The eye is like a camera with a clean lens for focusing. A cataract is a cloudy covering called opacity. Cataracts not only affect people but dogs as well. A thorough test by your veterinarian is the only way to obtain a diagnosis.
Cataracts progress in several stages. Cataracts do not interfere with your dog’s vision in the first or incipient stage. Stage two (immature stage) is when more of the lens is covered, causing blurry vision. When the entire lens becomes cloudy and all functional vision is lost, the disease has progressed into a mature cataract. Another condition can affect older dogs. A nuclear sclerosis is a bluish gray appearance on the lens of the eye which looks like a cataract but is more of a hardening of the eye through aging.
Cataracts have many possible causes with the most common being genetics. Although any dog can get cataracts, some breeds, such as the Bischon Frise, are more susceptible. Mixed breeds can also inherit cataracts. The next biggest cause is due to diabetes in your dog. Your diabetic dog can develop cataracts very fast, which can require a medical and surgical emergency. A toxic reaction in the lens of the eye due to certain toxic changes in your dog can also cause cataracts. Such conditions as retinal degeneration (progressive retinal atrophy or PRA), uveitis (an inflammatory eye condition of any cause) and glaucoma can result in the disease. Cataracts can also be caused by any type of trauma to the eye, nutritional deficiencies, aging (dogs over 8 years of age), birth defects, radiation (usually from prolonged radiation therapy for cancer of the head) and infection.
Symptoms you may notice in your dog include a bluish, gray or white color change inside the eye, a visible pain and squinting, signs of blindness (with your dog bumping into things), and being afraid to climb and do normal activities. The sooner the disease is detected and treated, the chances it can improve and be cured.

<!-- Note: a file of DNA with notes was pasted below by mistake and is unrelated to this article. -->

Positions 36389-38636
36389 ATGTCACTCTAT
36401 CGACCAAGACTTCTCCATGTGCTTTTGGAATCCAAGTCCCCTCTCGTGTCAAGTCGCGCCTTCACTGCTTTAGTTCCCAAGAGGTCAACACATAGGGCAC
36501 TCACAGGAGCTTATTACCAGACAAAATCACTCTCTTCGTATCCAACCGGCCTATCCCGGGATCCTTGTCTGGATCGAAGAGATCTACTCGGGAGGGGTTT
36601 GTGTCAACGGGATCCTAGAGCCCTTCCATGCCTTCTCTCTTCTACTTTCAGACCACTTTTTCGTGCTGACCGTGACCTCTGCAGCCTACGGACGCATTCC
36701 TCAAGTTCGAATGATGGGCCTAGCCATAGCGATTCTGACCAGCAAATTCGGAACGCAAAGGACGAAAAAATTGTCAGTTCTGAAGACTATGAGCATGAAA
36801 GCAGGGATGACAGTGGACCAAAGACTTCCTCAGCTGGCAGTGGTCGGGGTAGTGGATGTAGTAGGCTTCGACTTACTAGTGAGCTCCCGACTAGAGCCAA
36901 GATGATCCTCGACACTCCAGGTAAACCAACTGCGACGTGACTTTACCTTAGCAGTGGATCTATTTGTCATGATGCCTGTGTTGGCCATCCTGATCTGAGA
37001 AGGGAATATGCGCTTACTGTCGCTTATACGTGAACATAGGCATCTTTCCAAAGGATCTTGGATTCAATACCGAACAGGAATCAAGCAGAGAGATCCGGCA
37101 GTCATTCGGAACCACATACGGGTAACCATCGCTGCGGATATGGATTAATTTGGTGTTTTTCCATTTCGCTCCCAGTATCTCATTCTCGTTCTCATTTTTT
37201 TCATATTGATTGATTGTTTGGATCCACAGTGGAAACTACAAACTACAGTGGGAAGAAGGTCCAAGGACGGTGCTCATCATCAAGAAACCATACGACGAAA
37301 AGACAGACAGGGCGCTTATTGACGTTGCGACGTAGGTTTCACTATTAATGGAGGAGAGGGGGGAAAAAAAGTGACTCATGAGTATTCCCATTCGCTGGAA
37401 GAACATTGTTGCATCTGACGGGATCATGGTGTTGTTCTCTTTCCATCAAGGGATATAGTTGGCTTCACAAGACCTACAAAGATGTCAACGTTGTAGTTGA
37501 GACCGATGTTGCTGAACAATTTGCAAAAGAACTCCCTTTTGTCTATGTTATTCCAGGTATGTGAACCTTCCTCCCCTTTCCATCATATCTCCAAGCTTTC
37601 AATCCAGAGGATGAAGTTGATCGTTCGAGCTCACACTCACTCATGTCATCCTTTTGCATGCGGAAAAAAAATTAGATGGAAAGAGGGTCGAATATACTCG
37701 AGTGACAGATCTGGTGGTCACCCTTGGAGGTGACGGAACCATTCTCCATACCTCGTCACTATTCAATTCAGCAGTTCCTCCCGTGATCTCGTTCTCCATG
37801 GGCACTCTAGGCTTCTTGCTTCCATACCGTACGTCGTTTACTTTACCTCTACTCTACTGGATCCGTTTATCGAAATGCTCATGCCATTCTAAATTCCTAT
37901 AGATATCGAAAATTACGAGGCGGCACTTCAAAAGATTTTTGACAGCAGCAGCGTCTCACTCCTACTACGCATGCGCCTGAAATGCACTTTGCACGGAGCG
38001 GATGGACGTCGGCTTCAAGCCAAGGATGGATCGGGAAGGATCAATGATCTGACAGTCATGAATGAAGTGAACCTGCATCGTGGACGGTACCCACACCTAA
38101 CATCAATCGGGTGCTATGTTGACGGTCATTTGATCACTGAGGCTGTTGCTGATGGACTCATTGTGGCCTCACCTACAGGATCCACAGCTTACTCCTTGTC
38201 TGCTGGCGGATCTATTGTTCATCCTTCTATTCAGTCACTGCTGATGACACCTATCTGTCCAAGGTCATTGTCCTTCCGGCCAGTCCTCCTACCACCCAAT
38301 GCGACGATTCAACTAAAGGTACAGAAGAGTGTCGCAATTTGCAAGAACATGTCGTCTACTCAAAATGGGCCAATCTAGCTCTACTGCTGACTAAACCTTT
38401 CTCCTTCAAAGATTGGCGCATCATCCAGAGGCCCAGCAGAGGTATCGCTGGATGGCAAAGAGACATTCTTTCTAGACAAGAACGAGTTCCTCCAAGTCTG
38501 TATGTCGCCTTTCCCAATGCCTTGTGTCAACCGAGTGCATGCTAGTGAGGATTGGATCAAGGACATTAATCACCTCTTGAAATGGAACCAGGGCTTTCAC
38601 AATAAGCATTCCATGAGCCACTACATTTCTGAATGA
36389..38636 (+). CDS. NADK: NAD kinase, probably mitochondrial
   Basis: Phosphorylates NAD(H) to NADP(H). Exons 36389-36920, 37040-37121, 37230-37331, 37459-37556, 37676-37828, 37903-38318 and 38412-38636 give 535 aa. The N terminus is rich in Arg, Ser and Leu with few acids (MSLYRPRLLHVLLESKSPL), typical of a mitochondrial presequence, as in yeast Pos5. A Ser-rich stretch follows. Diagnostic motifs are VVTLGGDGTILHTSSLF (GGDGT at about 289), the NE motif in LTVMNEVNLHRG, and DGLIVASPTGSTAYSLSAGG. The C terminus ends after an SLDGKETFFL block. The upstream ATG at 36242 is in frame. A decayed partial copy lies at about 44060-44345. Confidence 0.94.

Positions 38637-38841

Your veterinarian will perform a series of tests to confirm the presence of cataracts, determining what is causing the change to your dog’s eyes and vision. Depending on those results, she may recommend a specialized veterinary ophthalmologist. Initially your vet will watch your dog for any obvious signs while he is walking. She will then evaluate the pupil size, symmetry and light reflexes. Other motion reflex tests may include moving a swift hand towards the dog’s face and dropping a cotton ball or other object nearby to check for reflexes and reactions. To rule out glaucoma, intraocular pressure of the eyes will be assessed. The eyes may be dilated as well to perform other tests with lights, a tear test while placing a fluorescent dye in the eye, and possibly some advanced testing, such as ocular ultrasound and electroretinography, to evaluate the retina and rule out concurrent retinal degeneration. The diagnosis of any or all of these tests will determine the proper treatment for your dog’s particular situation.
The only treatment for cataracts is surgery, which begins with ocular ultrasound and electroretinography. The surgery itself will be performed by the veterinary ophthalmologist, who will remove the cataract through a procedure which involves ultrasonic fragmentation of the lens itself. He will then implant an artificial lens to restore normal vision. Without the artificial lens, your dog will be extremely far-sighted after cataract surgery, with very little vision. Once surgery is completed, it will be crucial that your dog refrain from any exercise regimen for several weeks and also be required to wear an Elizabethan collar. You may need to apply an antibiotic or anti-inflammatory ointment or drops to the recovering eyes per the instructions of your veterinarian. He may also prescribe oral anti-inflammatory drugs and oral antibiotics. Re-examinations will be scheduled at 1, 2, 4 and 6 weeks after the cataract surgery as needed until your vet is satisfied that the surgery was a complete success and your dog is healed enough to resume normal activities.